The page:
Report – Commissioner Conversations: BBC
Commissioners from CBBC, CBeebies and Interactive reveal their plans
- You are who you are and you should be proud (Changemaker)
- BBC look for Voice, Choice and Rolls Royce
- The ‘Play Time’ app has been downloaded 6 million times
The session was opened with a presentation by Changemaker Leo Waddell. A 15-year-old transgender boy, Leo was featured on ‘I am Leo’, part of CBBC’s ‘My Life’ documentary series. Born female, he always knew he was boy. He resented this mother using female pronouns and calling him Lilly.
Transgender people’s brains don’t match their bodies. His doctor told him not to worry and accept he would grow up a lesbian. When his mother changed his name to Leo by deed poll, the school brought in social services. This led to assessment at the Tavistock Transgender clinic, where he was told “he was a boy and a trans”.
After a positive article about him in the Daily Mirror, he was interviewed on ‘This Morning’ and then went on to become the subject of the award winning ‘I am Leo’. He now is having eggs frozen for future use and is due to begin hormone treatment.
‘You are who you are and you should be proud,’ he told the audience.
John Morris of Morris Media said that it was a tribute to the BBC that they had made the documentary as he introduced the commissioners for the session. Kay Benbow, Controller, CBeebies, Claire Stocks, Head of Interactive, BBC Children’s and Cheryl Taylor, Controller CBBC.
Cheryl said that everyone knows that the BBC has a lot of platforms. What they look for is content that includes Voice, Choice and Rolls Royce. (tThe first two being relatively obvious and the last being nice to have as it rhymed!)
The BBC aims to give a voice to people like Leo, it gives a choice not just in genre but with the platforms; being where the kids are. On average, between 35 and 45% of content is from indies. She highlighted a new fully funded show, ‘Got What it Takes’. This is a Romanian format that has been revamped for a public service audience. An X factor style show where mother’s help their children win the competition. The prize was to sing at the Radio 1 big weekend.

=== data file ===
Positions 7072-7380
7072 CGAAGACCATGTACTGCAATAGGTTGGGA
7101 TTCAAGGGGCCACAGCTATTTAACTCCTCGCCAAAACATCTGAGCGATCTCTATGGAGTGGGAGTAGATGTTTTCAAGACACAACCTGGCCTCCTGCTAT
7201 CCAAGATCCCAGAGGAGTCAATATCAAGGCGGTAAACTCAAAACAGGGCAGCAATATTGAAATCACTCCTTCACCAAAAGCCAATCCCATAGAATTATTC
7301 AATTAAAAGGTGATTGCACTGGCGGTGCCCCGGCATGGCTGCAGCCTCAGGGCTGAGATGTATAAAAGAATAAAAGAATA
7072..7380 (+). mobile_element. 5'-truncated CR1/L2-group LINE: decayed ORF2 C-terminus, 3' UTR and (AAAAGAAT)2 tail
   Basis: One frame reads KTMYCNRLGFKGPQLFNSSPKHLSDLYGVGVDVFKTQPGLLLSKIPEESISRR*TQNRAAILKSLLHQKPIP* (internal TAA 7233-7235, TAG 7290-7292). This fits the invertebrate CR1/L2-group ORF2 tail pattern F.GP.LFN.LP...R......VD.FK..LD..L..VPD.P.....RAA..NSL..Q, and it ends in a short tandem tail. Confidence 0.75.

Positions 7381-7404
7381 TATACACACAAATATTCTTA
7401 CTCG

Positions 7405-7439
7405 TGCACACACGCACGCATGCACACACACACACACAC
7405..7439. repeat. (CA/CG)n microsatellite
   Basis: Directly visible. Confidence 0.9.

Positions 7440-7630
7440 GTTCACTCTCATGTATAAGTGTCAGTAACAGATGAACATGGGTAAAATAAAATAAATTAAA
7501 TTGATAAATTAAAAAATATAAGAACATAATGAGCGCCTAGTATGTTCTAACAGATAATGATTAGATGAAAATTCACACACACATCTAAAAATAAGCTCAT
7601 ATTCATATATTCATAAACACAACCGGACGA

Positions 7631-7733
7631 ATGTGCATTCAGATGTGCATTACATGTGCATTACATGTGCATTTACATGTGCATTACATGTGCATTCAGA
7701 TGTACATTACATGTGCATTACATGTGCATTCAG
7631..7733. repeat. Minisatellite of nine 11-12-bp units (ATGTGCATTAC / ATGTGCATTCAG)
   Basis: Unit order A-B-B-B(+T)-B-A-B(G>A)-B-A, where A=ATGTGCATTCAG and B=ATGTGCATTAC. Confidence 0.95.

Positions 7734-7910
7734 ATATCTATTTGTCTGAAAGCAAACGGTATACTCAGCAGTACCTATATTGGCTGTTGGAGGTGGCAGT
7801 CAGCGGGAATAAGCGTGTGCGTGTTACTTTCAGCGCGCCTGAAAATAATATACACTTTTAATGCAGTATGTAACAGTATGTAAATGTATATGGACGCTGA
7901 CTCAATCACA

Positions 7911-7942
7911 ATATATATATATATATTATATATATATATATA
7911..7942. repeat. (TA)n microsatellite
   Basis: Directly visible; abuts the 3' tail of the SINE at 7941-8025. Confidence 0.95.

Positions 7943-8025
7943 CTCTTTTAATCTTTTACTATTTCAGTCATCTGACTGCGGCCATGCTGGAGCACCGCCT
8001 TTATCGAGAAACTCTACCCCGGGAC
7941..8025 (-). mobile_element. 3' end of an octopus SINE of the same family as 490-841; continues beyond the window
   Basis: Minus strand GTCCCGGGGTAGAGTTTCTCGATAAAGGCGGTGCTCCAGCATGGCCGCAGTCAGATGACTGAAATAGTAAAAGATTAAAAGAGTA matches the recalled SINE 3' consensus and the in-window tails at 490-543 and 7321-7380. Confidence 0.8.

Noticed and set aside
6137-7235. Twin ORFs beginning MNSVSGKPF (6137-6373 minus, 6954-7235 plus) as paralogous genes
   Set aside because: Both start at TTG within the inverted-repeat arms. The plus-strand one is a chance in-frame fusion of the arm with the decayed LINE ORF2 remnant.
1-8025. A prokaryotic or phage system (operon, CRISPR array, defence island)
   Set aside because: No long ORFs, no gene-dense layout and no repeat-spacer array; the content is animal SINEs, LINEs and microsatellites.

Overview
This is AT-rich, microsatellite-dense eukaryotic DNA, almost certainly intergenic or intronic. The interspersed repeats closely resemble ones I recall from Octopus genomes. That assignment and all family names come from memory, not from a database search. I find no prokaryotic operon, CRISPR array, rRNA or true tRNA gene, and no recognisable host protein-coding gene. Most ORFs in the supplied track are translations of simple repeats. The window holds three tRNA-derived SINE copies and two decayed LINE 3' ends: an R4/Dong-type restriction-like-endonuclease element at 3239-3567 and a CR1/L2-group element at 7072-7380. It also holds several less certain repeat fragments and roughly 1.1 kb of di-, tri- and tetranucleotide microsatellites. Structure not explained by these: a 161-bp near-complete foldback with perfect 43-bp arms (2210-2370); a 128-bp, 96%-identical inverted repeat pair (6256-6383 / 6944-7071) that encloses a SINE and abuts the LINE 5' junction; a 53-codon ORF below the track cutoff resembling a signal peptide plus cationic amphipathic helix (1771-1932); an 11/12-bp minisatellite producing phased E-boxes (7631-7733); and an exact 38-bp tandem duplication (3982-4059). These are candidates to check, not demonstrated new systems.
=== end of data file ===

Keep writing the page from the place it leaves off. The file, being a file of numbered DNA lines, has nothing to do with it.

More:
Kay is not often able to fully fund animation and more expensive drama. Budget shortfalls on these need to be topped up with ancillary revenues in some cases, and co-production or distribution deals. It’s important that it is clear where budget shortfall top-ups come from, as was the case with ‘Apple Tree House’, featuring a diverse family. Originally intended as an animation project, she asked the producers to adapt it for drama. CBeebies were able to put in around two thirds of the budget.
Claire Stocks said that The ‘Play Time’ app has been downloaded six million times and the follow up, ‘Play Time Island’, will launch in September. It is a suite of games within an app. They have been created on the HTML format so that they can also be used on the website. All their content is 100% funded and the budget has been increased by two million this year.
Claire suggested the best way to pitch was through the commissioning website but both Cheryl and Kay are happy to receive initial pitches by email, though Kay added that animation projects for CBeebies should be directed to Jackie Edwards. And delegates were encouraged to meet the various CBBC and CBeebies commissioning executives attending speed meetings after the session, who were all involved in finding and assessing proposals and then worked closely with programme-makers to realise the BBC’s ambitions for projects as they develop and go into production.
Head of TV and Content
Children's Media Consultant